(6) Where an objection is lodged with a local government in accordance with subsection (2)(b)(i) the local government shall consider it and —
(a) if the local government dismisses the objection, the owner may, within 7 days after the giving of a notice by the local government as to the dismissal of the objection, apply to the State Administrative Tribunal for a review of the decision; or
(b) if the local government has not given notice to the owner stating that the objection has been considered, and setting out its determination on the objection, within 35 days after the giving under subsection (1) of the notice of the making of the declaration, the owner may, within 42 days after the giving of the notice under subsection (1) , apply to the State Administrative Tribunal for a review of the decision to which the owner objected.
(7) Where a local government gives notice of the dismissal of an objection under this section, that notice must set out the reason for the dismissal of the objection.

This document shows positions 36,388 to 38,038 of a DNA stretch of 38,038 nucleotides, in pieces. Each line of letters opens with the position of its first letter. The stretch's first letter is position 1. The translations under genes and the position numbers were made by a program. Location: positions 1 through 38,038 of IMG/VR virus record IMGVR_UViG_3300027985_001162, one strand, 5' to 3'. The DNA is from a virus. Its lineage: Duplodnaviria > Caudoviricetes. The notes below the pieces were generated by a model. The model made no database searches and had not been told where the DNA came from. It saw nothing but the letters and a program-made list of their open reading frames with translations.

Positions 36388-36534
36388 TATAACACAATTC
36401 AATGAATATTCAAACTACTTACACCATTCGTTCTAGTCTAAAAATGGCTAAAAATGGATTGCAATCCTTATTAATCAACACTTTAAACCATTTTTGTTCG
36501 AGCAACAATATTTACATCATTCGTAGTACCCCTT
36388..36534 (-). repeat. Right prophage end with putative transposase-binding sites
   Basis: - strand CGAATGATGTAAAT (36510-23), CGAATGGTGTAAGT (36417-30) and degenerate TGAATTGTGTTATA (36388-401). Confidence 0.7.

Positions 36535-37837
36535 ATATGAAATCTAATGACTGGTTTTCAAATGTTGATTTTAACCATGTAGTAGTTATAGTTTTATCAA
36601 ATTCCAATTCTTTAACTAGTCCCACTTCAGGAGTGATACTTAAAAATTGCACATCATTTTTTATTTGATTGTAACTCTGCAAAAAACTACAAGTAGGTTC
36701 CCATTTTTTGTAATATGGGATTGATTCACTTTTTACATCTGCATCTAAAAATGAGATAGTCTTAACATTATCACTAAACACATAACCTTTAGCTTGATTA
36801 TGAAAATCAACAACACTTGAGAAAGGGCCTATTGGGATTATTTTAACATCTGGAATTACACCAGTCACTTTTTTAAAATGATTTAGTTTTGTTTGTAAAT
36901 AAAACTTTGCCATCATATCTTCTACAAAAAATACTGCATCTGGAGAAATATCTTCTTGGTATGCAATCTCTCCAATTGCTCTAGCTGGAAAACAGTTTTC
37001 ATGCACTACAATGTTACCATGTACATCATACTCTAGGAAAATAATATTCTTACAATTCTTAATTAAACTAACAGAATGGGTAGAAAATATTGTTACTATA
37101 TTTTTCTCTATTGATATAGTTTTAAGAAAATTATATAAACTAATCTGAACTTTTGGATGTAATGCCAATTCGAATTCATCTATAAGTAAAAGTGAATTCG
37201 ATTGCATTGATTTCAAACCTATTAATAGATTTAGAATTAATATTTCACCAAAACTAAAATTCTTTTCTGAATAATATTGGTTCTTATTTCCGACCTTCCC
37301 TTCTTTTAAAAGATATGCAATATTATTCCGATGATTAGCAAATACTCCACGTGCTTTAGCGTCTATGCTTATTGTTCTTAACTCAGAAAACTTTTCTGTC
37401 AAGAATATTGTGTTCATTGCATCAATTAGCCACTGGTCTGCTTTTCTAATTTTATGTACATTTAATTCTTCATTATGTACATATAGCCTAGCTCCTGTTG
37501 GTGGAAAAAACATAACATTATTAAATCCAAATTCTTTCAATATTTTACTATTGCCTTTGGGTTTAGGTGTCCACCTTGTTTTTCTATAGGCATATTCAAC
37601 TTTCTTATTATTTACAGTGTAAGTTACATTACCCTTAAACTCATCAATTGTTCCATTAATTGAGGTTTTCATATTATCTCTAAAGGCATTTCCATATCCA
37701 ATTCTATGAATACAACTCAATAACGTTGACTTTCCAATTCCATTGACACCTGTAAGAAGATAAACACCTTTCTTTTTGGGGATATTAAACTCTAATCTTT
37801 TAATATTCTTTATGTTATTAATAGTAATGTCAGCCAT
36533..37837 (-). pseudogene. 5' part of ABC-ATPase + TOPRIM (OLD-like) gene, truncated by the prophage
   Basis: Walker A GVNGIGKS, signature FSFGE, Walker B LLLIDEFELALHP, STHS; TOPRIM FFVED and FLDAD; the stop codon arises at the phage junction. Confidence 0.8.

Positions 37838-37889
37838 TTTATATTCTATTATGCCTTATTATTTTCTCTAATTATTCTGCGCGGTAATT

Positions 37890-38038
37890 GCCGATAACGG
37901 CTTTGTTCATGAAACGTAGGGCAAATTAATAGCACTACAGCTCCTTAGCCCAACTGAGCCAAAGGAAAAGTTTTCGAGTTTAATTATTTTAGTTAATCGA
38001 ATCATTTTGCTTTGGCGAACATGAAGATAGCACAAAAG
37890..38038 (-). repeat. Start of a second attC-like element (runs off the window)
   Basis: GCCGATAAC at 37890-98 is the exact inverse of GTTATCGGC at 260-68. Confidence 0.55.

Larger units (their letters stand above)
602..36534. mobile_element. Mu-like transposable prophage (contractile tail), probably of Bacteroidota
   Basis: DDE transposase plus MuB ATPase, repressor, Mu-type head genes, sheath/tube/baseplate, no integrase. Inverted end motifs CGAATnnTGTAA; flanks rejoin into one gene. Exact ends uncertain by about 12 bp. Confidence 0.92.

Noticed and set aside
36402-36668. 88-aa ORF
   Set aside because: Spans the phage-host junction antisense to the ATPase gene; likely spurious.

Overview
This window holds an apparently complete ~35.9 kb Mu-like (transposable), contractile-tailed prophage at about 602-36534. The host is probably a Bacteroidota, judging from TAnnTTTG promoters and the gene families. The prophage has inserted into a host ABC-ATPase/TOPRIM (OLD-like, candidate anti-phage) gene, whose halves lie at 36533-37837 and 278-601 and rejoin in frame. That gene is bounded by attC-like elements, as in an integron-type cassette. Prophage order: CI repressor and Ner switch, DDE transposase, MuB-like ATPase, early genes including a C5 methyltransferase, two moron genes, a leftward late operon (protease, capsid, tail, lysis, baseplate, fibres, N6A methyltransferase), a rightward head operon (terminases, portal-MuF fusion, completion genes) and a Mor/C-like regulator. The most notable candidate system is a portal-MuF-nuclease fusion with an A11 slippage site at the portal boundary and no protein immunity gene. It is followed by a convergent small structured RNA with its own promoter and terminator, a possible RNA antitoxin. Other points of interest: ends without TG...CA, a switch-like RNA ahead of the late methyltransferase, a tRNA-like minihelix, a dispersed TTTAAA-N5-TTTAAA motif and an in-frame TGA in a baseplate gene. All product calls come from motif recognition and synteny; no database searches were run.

(8) The local government of a district in which the dog is at that time ordinarily kept may, by written notice to the owner of the dog, vary the terms and conditions of any order as to control requirements which has been imposed, and any such notice of variation shall be dealt with as though it were, and is subject to the same provisions as to objection and review as, a notice given under subsection (1).
(9) Where a dog is declared to be a dangerous dog an authorised person may, at any reasonable time, enter any premises other than a building or part of a building that is used for residential purposes, being premises —
(a) where the dog is ordinarily kept; or
(b) which he has reasonable grounds to believe that it is necessary to enter for the purpose of this section,
to ascertain whether or not the owner has complied with the requirements imposed by or under this section.
[Section 33F inserted by No. 24 of 1996 s. 10; amended by No. 10 of 1998 s. 29(1); No. 55 of 2004 s. 260 and 268.]
It is common in people with ASD to have long term effects from negative experiences- so even though he is hanging tough right now- some therapy will not go astray.
If it is indeed OCD, though, disregard my above :-) And good luck and fast healing- he's a definite cutie!